Life 360: Big Brother Is Watching


Jess McComb, Former Features Editor

As new tracking app Life360 grows into popularity, the cheap thrills of adolescence are being threatened by increase of consequence. Chris Hulls and Alex Haro founded Life360, a
mobile tracking app, in 2008. Hulls strived to create a mobile accessible version of the United States government’s initiative, a National public service campaign that allows people to locate family members in the event of a natural disaster. Life360 was originally catered to families desiring simple communication, but the app has provoked the argument of whether tracking apps ensure safety or invade privacy.

“It’s upsetting when my parents track me because it shows that they have a lack
of trust in me,” junior Jack Fassett said. “I just figure that if you have a solid relationship
with your parents they wouldn’t feel the need to track you.”

Other tracking apps such as Find My Friends and the “send my location” feature on iMessage
provides location updates of participating members. In contrast, Life360 allows access to location
history, at home arrival times, speedometer checks and even cell phone battery percentage. These
features threaten the checks and balances of adolescent behavior.

“When our parents were teenagers they simply left the house in the morning and returned home at
night, their parents had no way of knowing where they were and it worked out just fine,” Fassett said. “My parents always know where I am and sometimes that feels unnecessary.”

While the main objective of the app is safety, constant surveillance has induced the opposite reaction: risk behavior. In a desperate effort to avoid consequence, teens have resorted to perilous methods of otherwise harmless teenage antics.

The invasion of trust by parents has a direct correlation with conflict at home according to Lisa Damour in her article for The New York Times.“Teenagers who resent being trailed digitally sometimes disable location features, take pains to ‘spoof’ their GPS, or leave their phones at a friends’ house to throw parents of their scent,” said Damour. Under such circumstances, if something were to go wrong, the absence of a cell phone could result in an on-going list of consequences.

“When I was in high school, I used to leave my phone under my pillow when I snuck out so that my mom didn’t catch me which is totally dangerous and completely defeats the whole purpose of the app,” California Polytechnic State University college freshman Tatum Elshire said. “Now that I’m in college, I don’t have to worry about sneaking around and I feel safer because of it.”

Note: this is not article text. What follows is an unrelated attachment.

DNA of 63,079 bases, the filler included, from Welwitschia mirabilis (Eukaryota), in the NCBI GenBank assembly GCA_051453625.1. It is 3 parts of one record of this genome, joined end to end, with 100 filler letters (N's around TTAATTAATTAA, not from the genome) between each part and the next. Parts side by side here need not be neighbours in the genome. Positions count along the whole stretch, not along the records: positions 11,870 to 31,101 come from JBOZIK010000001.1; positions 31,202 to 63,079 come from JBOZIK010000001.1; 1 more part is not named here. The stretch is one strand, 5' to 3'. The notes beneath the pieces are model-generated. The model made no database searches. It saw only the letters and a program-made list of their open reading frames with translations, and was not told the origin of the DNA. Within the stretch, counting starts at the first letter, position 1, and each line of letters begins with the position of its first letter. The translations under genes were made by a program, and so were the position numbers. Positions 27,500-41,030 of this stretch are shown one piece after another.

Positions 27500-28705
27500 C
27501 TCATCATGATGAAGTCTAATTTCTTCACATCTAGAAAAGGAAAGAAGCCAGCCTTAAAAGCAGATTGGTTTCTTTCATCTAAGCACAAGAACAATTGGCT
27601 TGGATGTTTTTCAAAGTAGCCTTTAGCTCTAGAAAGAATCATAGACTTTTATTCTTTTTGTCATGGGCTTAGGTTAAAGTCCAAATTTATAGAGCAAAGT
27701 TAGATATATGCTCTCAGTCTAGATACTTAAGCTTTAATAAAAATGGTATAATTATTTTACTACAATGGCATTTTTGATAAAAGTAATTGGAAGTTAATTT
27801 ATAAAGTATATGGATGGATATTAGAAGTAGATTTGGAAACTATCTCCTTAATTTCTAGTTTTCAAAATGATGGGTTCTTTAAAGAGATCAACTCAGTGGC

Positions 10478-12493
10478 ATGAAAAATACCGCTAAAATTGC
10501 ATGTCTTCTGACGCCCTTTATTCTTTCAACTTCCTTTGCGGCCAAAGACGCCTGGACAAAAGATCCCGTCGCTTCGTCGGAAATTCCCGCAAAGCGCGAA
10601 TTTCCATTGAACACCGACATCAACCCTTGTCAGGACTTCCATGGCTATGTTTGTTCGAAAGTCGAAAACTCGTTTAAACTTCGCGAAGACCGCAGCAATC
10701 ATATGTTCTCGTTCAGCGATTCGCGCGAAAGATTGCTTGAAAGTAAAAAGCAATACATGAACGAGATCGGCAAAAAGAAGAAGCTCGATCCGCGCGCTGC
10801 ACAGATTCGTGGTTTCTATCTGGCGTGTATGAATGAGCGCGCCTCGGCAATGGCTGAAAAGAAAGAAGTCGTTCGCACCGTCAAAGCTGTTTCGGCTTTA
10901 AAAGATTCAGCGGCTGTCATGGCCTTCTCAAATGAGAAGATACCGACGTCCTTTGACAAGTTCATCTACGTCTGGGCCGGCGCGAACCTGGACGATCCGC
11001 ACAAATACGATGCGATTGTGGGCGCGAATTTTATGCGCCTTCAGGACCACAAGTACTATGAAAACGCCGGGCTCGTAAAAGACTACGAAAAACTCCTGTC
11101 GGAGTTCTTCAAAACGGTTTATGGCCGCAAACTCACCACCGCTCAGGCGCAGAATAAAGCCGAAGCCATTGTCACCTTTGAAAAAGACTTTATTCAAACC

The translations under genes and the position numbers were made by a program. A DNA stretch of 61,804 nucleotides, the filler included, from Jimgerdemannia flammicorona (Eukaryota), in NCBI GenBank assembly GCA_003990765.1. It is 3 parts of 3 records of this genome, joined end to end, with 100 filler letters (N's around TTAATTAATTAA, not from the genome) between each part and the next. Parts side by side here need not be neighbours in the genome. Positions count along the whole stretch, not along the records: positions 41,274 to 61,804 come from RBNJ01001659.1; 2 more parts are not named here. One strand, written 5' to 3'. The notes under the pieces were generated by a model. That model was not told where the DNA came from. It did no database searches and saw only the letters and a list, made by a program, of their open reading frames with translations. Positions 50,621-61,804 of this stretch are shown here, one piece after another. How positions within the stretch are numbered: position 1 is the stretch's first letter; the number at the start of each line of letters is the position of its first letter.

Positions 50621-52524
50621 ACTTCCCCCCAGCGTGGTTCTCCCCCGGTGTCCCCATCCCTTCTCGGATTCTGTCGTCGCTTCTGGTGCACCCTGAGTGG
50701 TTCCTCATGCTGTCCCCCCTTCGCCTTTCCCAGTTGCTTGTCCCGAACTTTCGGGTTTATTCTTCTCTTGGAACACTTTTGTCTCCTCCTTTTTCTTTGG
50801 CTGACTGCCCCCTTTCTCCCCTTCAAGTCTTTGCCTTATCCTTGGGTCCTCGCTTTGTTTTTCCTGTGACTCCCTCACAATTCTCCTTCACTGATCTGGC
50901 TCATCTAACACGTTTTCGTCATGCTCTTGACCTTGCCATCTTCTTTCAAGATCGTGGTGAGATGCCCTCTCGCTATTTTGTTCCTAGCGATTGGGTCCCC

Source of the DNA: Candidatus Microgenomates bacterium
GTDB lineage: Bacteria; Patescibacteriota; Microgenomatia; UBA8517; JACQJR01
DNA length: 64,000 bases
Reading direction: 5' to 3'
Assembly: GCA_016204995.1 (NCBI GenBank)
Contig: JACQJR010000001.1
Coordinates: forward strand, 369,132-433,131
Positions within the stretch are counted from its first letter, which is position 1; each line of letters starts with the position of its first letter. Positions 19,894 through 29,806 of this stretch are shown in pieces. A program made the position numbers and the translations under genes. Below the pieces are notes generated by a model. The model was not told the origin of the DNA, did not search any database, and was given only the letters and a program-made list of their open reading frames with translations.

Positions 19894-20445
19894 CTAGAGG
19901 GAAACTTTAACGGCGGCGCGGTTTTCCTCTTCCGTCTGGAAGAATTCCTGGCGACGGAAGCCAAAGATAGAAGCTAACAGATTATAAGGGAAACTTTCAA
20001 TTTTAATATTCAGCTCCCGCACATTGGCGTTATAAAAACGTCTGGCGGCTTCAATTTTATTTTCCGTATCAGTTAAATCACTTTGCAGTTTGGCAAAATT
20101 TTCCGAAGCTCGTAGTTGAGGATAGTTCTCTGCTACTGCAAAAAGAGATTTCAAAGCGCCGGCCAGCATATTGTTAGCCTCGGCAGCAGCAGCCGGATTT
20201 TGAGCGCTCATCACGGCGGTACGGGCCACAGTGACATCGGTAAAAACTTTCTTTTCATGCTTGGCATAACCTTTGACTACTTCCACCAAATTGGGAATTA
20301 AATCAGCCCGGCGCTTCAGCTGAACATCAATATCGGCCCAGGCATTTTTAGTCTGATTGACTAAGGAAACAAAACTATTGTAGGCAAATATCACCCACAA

This extent of surveillance not only threatens safety, it severely damages parent-child trust and dependability. Adolescence is most certainly a journey through uncharted waters and one must learn to float before they can swim. In this analogical scheme, parents are the buoy to cling to when the water gets rough. But when the buoy is torn away in the storm will the dependent float or drown?

“As a psychologist, I also worry that location tracking can confuse the question of who is mainly responsible for the safety of the roaming adolescent — the parent or the teenager?” Damour said. In parallel to this confusion of authority, teens have expressed frustration towards the element of trust that Life360 invades. “My mom constantly tracking me put a lot of stress and tension on our relationship, it made me feel like she didn’t trust that I was capable of independence,” Elshire said.

However, the topic of the use of tracking apps as a parenting strategy has brought forth a compelling opposing perspective. Is the app Life360 itself responsible for encroachment of privacy and trust or is this component caused by how the parent chooses to use the app? While some parents have been prone to abuse the most invasive features of the app, others are simply searching for simpler means of communication.

“Life360 is just another method to stay in touch. I put a lot of trust in my kids and I don’t feel the need to track them all the time,” said Suzanne Gutierrez, mother of Fassett. “Teenagers are bound to make mistakes, so micromanaging them is simply a waste of time, I just want to make sure my kids are safe.”

Life360 has gained distinct reputation as the ‘helicopter parent app’ due to its more invasive features (such as location history and driving speed). However, parents like Gutierrez who either do not have access to iPhone catered tracking apps or merely prefer the simplistic operative functions of Life360, should not be subjected to this harsh label.
“I don’t even use all of the features, I just look at my kids location,” said Gutierrez. “I actually found out about the other features on accident and have only used them once or twice since.”
Under these circumstances of parental leniency, the labels surrounding parents who use tracking apps seem unfair. Advances in technology have completely redefined concepts of parenting. Skepticism around these modern methods has prompted stigmatism towards parents who track their kids.